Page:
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applications of science mapping. Henry Small praised highly the profound impact of
Thomas Kuhn on visualizing the entire body of scientific knowledge. He suggested
that if Kuhn's paradigms are snapshots of the structure of science at specific
points in time, examining a sequence of such snapshots might reveal the growth
of science. Kuhn ( 1970 ) speculated that citation linkage might hold the key to solve
the problem.
In this chapter, we start with general descriptions of science in action as reflected
through indicators such as productivity and authority. We follow the development of
a number of key methods to science mapping over the last few decades, including
co-word analysis and co-citation analysis. These theories and methods have been
an invaluable source of inspiration for generations of researchers across a variety of
disciplines. And we are standing on the shoulders of giants.
Matthew Effect
What is the nature of scholarly publishing? Will the Internet-led electronic
publishing fundamentally change it? Michael Koenig and Toni Harrell ( 1995 )
addressed this issue by using Derek Price's urn model of Lotka's law.
In 1926, Alfred Lotka (1880-1949) found that the frequency distributions of
authors' productivity in chemistry and physics followed a straight line with a slope
of 2:1 (Lotka 1926 ). In other words, the number of authors who published N papers
is about twice the number of authors who published 2 N papers. This is known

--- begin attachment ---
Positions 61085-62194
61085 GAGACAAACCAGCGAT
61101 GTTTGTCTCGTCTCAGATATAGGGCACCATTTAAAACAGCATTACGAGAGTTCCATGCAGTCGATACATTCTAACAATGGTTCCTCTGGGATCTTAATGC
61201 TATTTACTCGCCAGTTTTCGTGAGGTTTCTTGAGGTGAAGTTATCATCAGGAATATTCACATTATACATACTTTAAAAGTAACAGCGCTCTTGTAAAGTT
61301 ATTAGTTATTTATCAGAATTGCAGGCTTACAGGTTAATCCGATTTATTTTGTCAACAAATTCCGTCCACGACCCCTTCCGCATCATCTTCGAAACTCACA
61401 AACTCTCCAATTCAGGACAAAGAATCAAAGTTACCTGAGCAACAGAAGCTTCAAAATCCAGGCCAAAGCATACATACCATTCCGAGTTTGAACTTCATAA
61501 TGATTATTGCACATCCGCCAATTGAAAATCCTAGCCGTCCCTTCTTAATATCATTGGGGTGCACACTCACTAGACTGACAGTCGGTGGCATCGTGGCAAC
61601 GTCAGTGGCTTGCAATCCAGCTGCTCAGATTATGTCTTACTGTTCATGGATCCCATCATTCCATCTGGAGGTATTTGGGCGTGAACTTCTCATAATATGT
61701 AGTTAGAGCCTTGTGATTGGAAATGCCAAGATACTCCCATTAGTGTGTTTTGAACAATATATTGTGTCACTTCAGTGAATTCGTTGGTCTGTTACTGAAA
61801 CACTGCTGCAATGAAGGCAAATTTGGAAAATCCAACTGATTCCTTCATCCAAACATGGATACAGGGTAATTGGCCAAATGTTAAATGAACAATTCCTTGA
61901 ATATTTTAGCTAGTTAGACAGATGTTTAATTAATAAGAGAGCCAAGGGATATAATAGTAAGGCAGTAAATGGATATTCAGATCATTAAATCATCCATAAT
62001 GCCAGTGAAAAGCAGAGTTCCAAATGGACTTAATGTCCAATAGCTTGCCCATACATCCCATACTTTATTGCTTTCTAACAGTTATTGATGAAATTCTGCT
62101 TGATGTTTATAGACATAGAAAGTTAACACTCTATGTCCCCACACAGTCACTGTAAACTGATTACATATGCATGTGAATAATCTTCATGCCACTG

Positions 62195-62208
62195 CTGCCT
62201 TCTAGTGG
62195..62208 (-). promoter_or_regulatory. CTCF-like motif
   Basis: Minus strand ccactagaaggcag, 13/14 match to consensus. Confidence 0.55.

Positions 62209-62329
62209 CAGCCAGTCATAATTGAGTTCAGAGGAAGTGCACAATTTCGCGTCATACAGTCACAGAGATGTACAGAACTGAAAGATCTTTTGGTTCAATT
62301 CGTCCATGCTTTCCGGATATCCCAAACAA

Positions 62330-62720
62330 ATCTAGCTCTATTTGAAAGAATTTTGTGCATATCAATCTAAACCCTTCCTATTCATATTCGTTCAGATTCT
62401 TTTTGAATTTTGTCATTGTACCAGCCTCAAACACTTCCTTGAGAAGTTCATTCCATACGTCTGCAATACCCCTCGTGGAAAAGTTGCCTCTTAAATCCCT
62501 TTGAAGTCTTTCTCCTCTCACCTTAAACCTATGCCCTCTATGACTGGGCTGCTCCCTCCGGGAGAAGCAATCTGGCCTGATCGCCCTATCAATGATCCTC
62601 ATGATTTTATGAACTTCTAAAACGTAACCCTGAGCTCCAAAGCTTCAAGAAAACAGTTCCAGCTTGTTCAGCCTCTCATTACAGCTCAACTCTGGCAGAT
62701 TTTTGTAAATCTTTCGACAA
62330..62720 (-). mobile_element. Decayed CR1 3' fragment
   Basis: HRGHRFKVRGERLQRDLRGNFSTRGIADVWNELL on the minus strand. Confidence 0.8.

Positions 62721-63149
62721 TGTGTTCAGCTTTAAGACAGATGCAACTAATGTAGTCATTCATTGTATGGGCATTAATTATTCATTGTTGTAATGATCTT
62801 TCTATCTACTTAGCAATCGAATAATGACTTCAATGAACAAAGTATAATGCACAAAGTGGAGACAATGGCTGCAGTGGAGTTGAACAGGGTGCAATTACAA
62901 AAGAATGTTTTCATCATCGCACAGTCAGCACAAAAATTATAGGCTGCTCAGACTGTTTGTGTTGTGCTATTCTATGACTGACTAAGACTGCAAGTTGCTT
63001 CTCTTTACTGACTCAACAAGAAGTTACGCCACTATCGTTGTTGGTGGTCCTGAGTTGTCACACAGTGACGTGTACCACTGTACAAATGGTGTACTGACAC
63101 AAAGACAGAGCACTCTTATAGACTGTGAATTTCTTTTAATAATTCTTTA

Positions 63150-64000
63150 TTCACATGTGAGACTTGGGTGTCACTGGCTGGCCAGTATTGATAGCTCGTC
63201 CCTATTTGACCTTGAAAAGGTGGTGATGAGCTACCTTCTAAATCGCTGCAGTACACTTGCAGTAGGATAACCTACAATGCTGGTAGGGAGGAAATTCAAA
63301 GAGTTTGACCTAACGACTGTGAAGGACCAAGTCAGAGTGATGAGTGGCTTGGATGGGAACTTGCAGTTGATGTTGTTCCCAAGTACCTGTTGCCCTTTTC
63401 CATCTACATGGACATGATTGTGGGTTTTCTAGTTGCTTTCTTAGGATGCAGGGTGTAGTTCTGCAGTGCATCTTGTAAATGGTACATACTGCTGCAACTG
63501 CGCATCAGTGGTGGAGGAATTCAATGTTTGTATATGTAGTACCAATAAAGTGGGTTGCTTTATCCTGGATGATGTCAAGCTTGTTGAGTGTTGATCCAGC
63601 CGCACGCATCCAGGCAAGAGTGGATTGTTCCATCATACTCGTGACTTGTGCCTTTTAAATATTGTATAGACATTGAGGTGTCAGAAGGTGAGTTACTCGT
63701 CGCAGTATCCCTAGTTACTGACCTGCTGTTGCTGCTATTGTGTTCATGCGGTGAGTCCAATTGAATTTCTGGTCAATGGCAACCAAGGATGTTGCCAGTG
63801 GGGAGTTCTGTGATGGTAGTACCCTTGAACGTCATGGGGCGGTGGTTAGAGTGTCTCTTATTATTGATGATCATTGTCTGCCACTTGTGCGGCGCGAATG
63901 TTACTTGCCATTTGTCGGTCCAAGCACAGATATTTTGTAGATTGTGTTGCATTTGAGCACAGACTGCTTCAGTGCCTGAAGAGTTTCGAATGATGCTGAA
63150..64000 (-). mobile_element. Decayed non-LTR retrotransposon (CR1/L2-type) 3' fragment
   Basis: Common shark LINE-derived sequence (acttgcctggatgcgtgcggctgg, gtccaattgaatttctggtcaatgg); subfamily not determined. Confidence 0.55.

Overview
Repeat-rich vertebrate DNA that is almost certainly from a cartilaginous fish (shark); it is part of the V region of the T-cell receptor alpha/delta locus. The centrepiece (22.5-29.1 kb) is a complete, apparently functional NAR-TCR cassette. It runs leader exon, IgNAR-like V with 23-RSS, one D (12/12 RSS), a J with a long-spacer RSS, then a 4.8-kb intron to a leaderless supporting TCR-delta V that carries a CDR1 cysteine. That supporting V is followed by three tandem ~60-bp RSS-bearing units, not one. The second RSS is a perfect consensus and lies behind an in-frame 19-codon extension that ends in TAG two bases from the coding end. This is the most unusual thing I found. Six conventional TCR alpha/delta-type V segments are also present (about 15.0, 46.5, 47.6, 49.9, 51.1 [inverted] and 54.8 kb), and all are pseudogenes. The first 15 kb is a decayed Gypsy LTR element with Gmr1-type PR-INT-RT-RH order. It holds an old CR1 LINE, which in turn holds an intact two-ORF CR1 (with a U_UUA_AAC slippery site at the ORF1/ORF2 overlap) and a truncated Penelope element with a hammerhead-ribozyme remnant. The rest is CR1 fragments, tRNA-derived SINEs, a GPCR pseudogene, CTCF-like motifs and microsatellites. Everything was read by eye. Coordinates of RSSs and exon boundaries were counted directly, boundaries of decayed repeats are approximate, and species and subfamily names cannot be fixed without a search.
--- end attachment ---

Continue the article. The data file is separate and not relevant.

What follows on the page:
now as Lotka's law.
Derek Price illustrated the nature of scholarship with the following urn model
(Price 1976 ). To play the game, we need a bag, or an urn, and two types of balls
labeled “S” for success or “F” for failure. The player's performance in the game
is expected to track the performance of a scholar. The scholar must publish one
paper to start the game. Whenever he draws an “F”, the game is over. There are two
balls at the beginning of the game: one “S” and the other “F”. The odd is 50-50 on
the first draw. If he draws an “S”, this ball plus another “S” ball will be put in the
bag and the scholar can make another draw. The odds improve with each round of
success. This game can replicate almost exactly the distribution that Lotka derived
from observation.
Price's urn model accurately and vividly characterizes the nature of scholarship.
A scholar is indeed playing a game: Publications and citations are how scholars
score in the game (Koenig and Harrell 1995 ). To stay in the game, scholars must
play it successfully. Each publication makes it easier for the scholar to score again.
Success breeds success. Electronic publishing on the Internet has the potential to
increase the odds in the urn because it has the potential to speed up the process.
Can online accessibility boost the citations of an article? Steven Lawrence and his
colleagues found a strong correlation between the number of citations of an article
and the likelihood that the article is online (Lawrence 2001 ). They analyzed 119,924
conference articles in computer science and related disciplines, obtained from
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